# Why do we care about computable functions in parametrized complexity definitions?

In a classical definition of the FPT complexity class, for a parametrized problem $$L\subseteq \Sigma^* \times \mathbb{N}$$ we require an algorithm, solving an instance $$(G,k)$$ in time $$f(k)\cdot n^{O(1)}$$, where $$f$$ is a computable function.

Very simillarly, there is a notion of parametrized reduction, where we require an algorithm running in fpt-time transforming instance $$(G,k)$$ to instance $$(G',k')$$ and it holds that $$k'\leq g(k)$$ for some computable function $$g$$.

And so on.

It is good to note that some straightforward observations about reductions or FPT properties are true because composition of computable functions is computable.

For example the observation: If $$P\leq_{\operatorname{fpt}}Q$$ and $$Q$$ is FPT, then $$P$$ is FPT. Or this one: If $$P\leq_{\operatorname{fpt}}Q$$ and $$Q\leq_{\operatorname{fpt}}R$$, then $$P\leq_{\operatorname{fpt}}R$$.

My question is, why do we care that much so that the functions are computable? If i denote by $$\sigma$$ the busy beaver function, which is a familiar example of non-computable function, what would be the issue to have an algorithm with running time, say $$\sigma(k)\cdot n^2$$ ?

I know there is simillar notion of time- and space- constructible functions, which are required in hierarchy theorems and we indeed need the assumption that we can count $$f(k)$$ on some Turing machine in $$O(f(k))$$ time/space. But the assumption of computability in parametrized complexity seems superfluous to me.

## Definitions

Actually, there are three definitions of FPT, already in the Downey/Fellows book.

• The definition you cite is known as strongly uniform FPT.
• Dropping the computability requirement on $$f$$ (as you suggest) gives weakly uniform FPT.
• For nonuniform FPT, one requires an exponent $$c$$ and, for each $$k$$, an $$O(n^c)$$ algorithm solving instances of the form $$(G,k)$$. (The algorithms for different $$k$$ are allowed to be unrelated to each other.)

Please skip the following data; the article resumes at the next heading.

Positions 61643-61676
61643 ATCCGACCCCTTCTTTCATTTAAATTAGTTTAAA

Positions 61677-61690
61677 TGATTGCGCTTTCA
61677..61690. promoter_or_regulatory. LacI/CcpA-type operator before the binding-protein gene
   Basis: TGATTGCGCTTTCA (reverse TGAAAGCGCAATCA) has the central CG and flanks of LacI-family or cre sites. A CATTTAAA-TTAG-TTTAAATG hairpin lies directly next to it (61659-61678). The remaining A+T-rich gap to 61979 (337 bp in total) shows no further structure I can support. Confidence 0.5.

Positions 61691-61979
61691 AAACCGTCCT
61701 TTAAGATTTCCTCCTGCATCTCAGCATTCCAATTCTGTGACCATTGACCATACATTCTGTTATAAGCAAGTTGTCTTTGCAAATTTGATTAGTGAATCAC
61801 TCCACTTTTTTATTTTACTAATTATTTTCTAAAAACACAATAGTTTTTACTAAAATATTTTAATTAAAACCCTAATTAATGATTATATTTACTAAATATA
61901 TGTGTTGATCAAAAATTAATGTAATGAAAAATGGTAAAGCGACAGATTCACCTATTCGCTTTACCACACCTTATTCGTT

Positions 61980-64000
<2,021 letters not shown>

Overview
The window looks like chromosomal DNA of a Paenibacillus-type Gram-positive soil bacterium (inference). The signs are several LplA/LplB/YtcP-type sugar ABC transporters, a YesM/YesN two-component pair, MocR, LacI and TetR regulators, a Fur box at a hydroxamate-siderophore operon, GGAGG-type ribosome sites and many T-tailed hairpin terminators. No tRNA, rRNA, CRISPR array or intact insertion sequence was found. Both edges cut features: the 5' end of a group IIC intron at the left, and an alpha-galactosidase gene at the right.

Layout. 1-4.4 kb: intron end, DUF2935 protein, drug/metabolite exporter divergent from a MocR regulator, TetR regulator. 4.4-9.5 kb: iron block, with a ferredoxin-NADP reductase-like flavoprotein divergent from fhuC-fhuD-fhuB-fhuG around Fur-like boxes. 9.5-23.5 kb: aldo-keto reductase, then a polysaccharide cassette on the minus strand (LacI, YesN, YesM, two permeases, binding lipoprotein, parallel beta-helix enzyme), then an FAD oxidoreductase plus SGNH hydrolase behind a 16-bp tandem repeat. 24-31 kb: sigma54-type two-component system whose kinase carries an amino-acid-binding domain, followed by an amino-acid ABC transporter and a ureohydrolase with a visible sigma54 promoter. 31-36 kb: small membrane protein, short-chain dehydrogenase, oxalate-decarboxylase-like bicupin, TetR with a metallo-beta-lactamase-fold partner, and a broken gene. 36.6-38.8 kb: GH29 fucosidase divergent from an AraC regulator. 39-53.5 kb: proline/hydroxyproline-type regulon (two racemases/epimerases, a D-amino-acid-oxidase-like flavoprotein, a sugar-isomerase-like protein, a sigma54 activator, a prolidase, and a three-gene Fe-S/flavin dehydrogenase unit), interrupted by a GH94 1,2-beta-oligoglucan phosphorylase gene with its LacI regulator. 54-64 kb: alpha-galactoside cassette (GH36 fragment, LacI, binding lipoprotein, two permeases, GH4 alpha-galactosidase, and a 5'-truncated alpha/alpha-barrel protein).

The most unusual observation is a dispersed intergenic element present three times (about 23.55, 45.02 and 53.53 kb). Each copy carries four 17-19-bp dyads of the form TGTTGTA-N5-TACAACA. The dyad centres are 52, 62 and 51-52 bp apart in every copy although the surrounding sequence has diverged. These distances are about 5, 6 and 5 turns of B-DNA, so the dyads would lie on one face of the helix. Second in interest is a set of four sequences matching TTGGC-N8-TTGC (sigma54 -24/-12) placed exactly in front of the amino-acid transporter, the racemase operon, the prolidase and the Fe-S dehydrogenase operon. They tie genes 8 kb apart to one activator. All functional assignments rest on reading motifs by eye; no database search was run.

I don't have the book at hand. Yet I seem to recall that it proves that all three classes are, in fact, different.

For each of these definitions, there is a corresponding notion of reductions. The reducability notions are contained in each other the same way the FPT notions are.

## Tractability

I know of two natural ways to obtain tractability results.

• Provide a (uniform) algorithm and analyze its run-time. Likely, the analysis gives $$f$$ in a form that is clearly computable. Hence strongly uniform FPT. For example, the bounded-search-tree algorithm for parameterized vertex cover has $$f(k)=2^k$$.
• Use a meta-theorem. Let's consider parameterized vertex cover again. For each $$k$$, let $$C_k$$ be the class of graphs that admit a vertex cover of size at most $$k$$. It is easy to see that $$C_k$$ is closed under taking graph minors. A theorem by Robertson and Seymour then implies that $$C_k$$ is decidable in time $$O(n^3)$$. Hence non-uniform FPT.

As noted above, I believe the Downey/Fellows book provides a problem in weakly uniform FPT that they prove not to be in strongly uniform FPT. Yet that is not a natural problem. Also, I would be unlikely to use such an algorithm in practice. The same goes for an algorithm which doesn't have a better bound than $$\sigma(k)\cdot n^2$$.

Showing that a problem is in strongly uniform FPT is a better (in the sense of stronger) result than showing it to be in weakly uniform FPT. As the technique used to prove the latter can usually be adapted to prove the former as well, that is what is being done.

## Intractability

Absolute intractability can be proved, for example, with diagonalization. Most of the time, however, we need to contend with relative intractability: If the problem at hand would be tractable, then so would be a famous other problem that is already believed to be intractable. The standard tool for relative intractability are reductions.

Again, the result is the better, the more restrictive the notion of reduction is. Hence strongly uniform FPT reductions are favoured over weakly uniform ones.

## Summary

If strongly uniform FPT had never been defined, we now would have largely the same picture, just that the notion of weakly uniform FPT would be used throughout. As you seem to suggest. The results we do have (using the notion of strongly uniform FPT and respective reductions) are stronger, and hence favourable from a technical perspective.

Side note: The notion of bounded fixed parameter tractability has been proposed, in which the function $$f$$ is restricted further. See, for example, the Flum/Grohe book.